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Ready for a Warm Up?
As summer quickly approaches, heat safety is important. Even if you live in a cooler climate, the change in weather can negatively affect your body if you aren’t properly prepared for warmer temperatures. Last September during a period of high temperatures, 6 older adults in the San Francisco and San Mateo areas were reported to have died from heat-related illness, according to Bay Area NBC. Sadly, heat-related deaths are preventable. The last Friday of May is National Heat Awareness Day and the perfect time to discuss heat preparedness.
People age 65 or older are more prone to heat-related health problems, says the Center for Disease Control and Prevention (CDC).
A few reasons older adults may be more prone to heat-related health problems:
- Older adults may have poorer circulation
- Older adults are more prone to chronic medical conditions that change normal body responses to heat
- Older adults are more likely to use medications that can affect the body’s natural ability to sweat and regulate temperature
Staying cool and hydrated is vital during warm weather. If possible, stay indoors with the AC running. If you don’t have access to air conditioning your local health department can guide you to the nearest cooling station. Don’t wait until you feel thirsty to drink. Keep a water bottle filled and close by as a visual reminder to drink more water. Avoid caffeinated and sugary drinks that can increase the risk of dehydration. Dress appropriately for warm weather. A man name James came down with heat exhaustion from standing on an airport ramp dressed in clothes that were too warm for the high temperature, according to the National Weather Service. Loose and light colored clothing will keep you cooler. If you are uncertain of the weather, light layered clothing that is also a safe option. Rest when you need it. Find shade when outdoors and use sunscreen. Stay connected: check in on friends and ask others to check in on you regularly.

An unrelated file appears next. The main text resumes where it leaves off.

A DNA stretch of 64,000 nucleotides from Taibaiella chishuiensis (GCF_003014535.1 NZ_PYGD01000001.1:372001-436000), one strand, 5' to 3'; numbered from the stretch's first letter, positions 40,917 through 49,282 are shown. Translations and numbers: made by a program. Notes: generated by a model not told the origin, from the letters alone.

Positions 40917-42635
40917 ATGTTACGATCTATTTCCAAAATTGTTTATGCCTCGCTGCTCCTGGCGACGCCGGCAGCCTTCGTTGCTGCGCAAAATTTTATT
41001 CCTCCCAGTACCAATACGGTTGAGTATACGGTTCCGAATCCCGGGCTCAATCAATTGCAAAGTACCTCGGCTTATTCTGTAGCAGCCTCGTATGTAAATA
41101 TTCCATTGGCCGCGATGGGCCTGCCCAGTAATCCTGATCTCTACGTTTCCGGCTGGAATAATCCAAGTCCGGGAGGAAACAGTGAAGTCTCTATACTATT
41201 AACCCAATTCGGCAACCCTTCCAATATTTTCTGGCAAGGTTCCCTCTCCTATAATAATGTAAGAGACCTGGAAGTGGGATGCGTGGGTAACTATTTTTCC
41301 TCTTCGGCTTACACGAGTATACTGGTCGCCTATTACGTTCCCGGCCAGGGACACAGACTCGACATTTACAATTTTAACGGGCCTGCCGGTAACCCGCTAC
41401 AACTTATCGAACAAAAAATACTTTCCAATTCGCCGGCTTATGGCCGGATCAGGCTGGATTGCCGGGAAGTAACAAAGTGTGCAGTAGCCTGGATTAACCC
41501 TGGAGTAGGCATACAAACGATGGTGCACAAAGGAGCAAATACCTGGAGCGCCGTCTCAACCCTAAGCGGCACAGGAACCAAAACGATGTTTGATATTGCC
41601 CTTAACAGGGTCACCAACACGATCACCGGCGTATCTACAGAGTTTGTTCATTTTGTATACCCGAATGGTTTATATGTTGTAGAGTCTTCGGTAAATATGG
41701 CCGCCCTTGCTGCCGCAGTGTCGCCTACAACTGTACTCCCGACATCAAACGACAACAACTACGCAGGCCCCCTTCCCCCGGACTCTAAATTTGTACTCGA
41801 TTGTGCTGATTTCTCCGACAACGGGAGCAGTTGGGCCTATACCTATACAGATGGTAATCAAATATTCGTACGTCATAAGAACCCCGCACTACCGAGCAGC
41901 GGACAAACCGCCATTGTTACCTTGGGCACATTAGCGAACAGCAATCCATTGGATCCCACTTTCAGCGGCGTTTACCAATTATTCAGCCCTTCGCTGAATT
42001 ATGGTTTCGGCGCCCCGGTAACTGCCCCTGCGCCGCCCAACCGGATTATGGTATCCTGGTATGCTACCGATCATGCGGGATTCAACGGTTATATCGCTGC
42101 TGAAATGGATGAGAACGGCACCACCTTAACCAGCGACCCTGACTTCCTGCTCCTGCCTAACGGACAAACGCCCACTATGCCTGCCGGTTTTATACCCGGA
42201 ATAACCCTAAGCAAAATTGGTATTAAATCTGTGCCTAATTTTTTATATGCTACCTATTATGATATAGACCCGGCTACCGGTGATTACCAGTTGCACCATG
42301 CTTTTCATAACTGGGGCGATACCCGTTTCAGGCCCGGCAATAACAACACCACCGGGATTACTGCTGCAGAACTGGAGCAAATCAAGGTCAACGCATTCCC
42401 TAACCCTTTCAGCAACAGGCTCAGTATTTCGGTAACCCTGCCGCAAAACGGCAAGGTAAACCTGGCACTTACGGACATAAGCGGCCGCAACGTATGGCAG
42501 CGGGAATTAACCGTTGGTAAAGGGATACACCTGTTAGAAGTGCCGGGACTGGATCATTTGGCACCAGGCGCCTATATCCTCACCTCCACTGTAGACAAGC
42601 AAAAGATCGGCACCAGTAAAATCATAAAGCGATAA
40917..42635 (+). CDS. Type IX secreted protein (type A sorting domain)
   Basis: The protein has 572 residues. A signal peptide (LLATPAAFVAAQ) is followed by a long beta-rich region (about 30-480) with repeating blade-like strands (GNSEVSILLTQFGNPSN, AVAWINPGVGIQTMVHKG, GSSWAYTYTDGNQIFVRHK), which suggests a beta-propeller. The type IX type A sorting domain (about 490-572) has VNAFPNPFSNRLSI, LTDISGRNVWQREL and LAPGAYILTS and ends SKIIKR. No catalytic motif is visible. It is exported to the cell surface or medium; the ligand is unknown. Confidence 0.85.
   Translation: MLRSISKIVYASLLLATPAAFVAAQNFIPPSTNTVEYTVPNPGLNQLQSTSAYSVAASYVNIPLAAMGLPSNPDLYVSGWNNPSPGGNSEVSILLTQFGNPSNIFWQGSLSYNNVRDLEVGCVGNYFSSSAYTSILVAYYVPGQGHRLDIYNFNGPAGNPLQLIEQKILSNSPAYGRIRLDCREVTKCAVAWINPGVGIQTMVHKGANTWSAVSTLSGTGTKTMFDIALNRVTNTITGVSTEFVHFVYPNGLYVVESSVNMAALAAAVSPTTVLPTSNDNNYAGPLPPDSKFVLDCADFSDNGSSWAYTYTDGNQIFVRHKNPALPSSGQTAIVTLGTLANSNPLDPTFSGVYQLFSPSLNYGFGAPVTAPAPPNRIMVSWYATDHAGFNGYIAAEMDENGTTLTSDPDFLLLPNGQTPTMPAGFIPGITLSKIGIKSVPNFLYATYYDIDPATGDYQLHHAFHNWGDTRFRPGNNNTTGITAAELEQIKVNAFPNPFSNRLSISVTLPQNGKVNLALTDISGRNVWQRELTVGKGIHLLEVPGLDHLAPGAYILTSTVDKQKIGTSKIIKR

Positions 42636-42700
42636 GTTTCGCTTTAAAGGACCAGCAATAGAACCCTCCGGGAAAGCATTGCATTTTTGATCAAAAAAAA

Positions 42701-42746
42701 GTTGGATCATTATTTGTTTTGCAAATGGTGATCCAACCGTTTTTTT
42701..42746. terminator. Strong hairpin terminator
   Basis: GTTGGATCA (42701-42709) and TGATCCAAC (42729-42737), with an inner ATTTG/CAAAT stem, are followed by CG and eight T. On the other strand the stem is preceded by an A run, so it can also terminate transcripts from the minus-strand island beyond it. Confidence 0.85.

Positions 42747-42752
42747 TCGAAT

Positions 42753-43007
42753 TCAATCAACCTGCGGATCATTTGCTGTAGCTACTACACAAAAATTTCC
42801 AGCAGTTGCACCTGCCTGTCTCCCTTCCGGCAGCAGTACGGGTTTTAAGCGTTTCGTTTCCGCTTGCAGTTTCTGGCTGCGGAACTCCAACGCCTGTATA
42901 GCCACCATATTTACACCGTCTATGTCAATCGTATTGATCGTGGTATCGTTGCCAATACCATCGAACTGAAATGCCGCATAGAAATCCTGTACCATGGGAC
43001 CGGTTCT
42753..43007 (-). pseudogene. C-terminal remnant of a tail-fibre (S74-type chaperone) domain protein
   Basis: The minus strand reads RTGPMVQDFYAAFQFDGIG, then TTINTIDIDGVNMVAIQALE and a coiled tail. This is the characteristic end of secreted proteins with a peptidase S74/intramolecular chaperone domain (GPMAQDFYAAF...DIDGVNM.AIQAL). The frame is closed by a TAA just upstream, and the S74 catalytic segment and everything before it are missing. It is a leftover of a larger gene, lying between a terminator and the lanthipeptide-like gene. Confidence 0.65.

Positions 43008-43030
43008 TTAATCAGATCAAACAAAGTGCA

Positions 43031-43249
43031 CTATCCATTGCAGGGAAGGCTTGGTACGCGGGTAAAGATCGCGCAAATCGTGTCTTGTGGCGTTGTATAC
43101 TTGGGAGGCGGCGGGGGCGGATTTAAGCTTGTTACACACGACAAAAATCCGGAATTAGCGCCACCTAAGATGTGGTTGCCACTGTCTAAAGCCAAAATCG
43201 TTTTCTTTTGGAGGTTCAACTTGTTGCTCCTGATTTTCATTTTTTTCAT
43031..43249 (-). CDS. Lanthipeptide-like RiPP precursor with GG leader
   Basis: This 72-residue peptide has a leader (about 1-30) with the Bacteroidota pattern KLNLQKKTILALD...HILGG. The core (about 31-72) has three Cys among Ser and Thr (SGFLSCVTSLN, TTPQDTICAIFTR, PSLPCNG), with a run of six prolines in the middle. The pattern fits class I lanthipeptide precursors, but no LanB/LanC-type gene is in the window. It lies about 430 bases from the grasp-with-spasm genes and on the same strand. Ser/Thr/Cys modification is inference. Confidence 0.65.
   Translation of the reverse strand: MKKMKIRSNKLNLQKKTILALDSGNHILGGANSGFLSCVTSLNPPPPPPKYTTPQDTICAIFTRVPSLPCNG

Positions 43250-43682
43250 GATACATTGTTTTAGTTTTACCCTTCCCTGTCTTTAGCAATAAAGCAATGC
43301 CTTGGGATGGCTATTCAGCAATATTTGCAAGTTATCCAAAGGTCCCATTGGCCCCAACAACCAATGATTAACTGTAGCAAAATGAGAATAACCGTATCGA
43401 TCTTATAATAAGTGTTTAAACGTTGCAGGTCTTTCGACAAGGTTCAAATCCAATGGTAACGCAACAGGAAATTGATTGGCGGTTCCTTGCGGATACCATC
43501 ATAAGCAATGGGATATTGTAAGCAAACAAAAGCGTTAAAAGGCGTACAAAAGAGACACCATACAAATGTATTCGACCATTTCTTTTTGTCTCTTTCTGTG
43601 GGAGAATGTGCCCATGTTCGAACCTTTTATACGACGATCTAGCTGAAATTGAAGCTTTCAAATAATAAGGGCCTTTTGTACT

Often, we simply don’t pay attention to our body’s cues and we don’t immediately recognize that the heat is starting to bother us until it becomes a medical emergency. The National Weather Service website features several personal stories of adults who developed heat stroke or heat exhaustion. Each story is different but all recall that they weren’t drinking enough water, they weren’t prepared for the heat, or they ignored initial symptoms of fatigue, dizziness, headache, thirst, etc. Regardless of how hot the temperature is, if you experience these symptoms you need to get help right away. For more information on heat safety, go to weather.gov and cdc.gov.
DISCLAIMER: This article contains information that is intended to help the readers be better informed regarding exercise and health care. It is presented as general advice on health care. Always consult your doctor for your individual needs. Before beginning any new exercise program it is recommended that you seek medical advice from your personal physician. This article is not intended to be a substitute for the medical advice of a licensed physician. The reader should consult with their doctor in any matters relating to his/her health.